AI FOR FISH HEALTH REPORTS CERMAQ
AI for Fish Health Reports Cermaq – The camera sensor for fish recognition in iFarm has been put into sea. The goal is to improve fish health and welfare by using artificial intelligence
Cermaq aims to use artificial intelligence and machine learning for facial recognition of each fish in a farming site. Providing each fish with a health certificate and being able to give each fish adapted follow-up, will secure fish health and welfare. Now, the first version of the iFarm sensor that will identify and recognize each fish has been put into sea.
The iFarm-project, which is one of the most exciting technology projects in aquaculture at the moment, is a cooperation between Cermaq, the tech-company BioSort, and ScaleAQ, supplier of farming equipment to the project.
Visiting the location, iFarm is not easy to spot. Most of the components in the system are located below the sea surface, down in the net pen, interacting with salmon’s swimming pattern. The salmon are fed deep in the net pen under a net roof. When it swims to the surface to snatch air and fill its swim bladder, it must swim through a narrow section. This is where the iFarm sensor is now located.
“The fish we put out in the iFarm net pens in September last year have eaten well and seem to thrive and swim easily up and down through the passage in the net roof to get to the surface. When we now put out the camera sensor, we were of course very excited to see how the fish would react “, says Karl Fredrik Ottem, who is Cermaq’s project manager for iFarm.
With the camera sensor in place in the net pen, the fish has had its passage significantly reduced when it is to swim up to the surface. The fact that the interaction between the fish and the sensor system works well is crucial for the next phases of the project.
“With the camera sensor in place, we will start testing how the cameras and light work at a depth of six meters. It is extremely advanced technology that is now located down in the net pen, and which will interact with the fish “, says Ottem.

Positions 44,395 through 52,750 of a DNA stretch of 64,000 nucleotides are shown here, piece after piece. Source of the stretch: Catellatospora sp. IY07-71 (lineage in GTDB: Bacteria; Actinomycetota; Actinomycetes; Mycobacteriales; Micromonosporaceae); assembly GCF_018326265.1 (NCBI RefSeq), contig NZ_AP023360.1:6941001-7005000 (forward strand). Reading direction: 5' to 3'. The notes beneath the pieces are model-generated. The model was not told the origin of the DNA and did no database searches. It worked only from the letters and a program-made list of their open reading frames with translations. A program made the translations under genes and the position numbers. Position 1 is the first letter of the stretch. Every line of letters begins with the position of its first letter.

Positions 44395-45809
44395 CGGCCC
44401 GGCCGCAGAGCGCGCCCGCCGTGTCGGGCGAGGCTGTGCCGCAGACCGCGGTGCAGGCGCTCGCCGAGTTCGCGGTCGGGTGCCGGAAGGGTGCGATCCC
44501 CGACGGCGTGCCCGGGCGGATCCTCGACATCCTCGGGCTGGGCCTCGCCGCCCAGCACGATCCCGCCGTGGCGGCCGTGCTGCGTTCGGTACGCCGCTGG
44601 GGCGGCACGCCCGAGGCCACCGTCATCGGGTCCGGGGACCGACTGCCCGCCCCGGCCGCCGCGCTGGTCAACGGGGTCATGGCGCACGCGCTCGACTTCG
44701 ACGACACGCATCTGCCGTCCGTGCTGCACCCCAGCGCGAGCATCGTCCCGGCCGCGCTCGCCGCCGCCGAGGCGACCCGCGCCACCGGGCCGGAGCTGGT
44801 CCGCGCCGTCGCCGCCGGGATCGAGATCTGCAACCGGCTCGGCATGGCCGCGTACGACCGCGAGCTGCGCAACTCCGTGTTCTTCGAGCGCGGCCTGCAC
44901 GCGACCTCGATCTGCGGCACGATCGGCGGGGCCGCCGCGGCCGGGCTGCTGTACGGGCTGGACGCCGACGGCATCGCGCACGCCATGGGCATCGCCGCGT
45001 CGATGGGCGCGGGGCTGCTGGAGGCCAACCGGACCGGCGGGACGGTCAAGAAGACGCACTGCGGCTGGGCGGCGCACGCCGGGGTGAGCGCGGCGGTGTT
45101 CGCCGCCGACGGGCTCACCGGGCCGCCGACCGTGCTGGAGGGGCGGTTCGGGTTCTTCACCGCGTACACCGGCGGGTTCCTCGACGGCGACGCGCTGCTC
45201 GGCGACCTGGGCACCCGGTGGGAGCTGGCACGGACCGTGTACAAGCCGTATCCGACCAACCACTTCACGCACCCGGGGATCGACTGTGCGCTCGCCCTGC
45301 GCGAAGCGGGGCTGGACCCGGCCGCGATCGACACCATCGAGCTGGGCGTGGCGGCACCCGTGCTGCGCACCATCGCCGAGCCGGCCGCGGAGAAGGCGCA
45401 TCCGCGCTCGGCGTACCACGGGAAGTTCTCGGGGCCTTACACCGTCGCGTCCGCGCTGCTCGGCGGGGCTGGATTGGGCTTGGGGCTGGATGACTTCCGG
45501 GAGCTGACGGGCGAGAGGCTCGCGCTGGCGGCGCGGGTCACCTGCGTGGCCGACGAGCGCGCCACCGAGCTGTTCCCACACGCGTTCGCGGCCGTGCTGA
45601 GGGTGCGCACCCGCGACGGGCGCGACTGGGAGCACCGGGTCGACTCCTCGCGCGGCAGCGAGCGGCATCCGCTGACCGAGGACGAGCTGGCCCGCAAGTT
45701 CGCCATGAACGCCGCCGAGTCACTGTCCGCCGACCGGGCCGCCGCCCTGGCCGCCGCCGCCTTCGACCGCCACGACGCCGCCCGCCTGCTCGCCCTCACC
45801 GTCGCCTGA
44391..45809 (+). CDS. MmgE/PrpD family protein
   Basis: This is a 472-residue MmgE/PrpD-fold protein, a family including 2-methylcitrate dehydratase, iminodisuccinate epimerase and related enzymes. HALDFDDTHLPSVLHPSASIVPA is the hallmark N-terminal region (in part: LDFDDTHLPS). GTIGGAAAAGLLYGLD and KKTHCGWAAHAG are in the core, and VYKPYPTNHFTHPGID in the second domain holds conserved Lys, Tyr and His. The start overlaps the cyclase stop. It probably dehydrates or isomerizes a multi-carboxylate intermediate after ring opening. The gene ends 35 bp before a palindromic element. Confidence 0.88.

Chris Noble, fish welfare expert and senior researcher at Nofima, follows the iFarm project closely, and confirms that fishing behaviour is key:
“To document and monitor how the iFarm affects the fish, the project adopts a step-wise approach and adds or refines one component at a time. The fish are monitored before and after the modification using a number of operational welfare indicators, especially fish behaviour in and around the iFarm sensor unit. Stepwise modifications mean the project partners get a good overview on the effects of each change and can use the findings to guide the next stages of the project.” says Noble.
The 11 cameras that are placed inside the sensor must scan each fish and be able to capture and recognize small details, such as salmon lice and the dot pattern on the salmon. And all this while the salmon is moving all the time. Getting good lighting and good quality images is crucial to succeed.
“In addition to monitoring the fish’s behaviour and welfare, we will now also test electronics and software, operational stability and functionality, and light and camera underwater. So far, most things have gone very well, but with the camera sensor at sea, we are now increasing the degree of difficulty significantly. It is now that we start the real ground-breaking work, so from now on it will be very exciting “, says Ottem.